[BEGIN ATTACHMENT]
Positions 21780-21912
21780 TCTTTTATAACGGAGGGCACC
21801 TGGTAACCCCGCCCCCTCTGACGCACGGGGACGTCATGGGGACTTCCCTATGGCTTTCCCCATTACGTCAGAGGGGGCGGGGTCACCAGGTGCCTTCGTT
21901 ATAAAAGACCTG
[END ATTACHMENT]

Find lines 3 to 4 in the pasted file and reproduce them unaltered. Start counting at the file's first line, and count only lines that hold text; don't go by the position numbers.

21801 TGGTAACCCCGCCCCCTCTGACGCACGGGGACGTCATGGGGACTTCCCTATGGCTTTCCCCATTACGTCAGAGGGGGCGGGGTCACCAGGTGCCTTCGTT
21901 ATAAAAGACCTG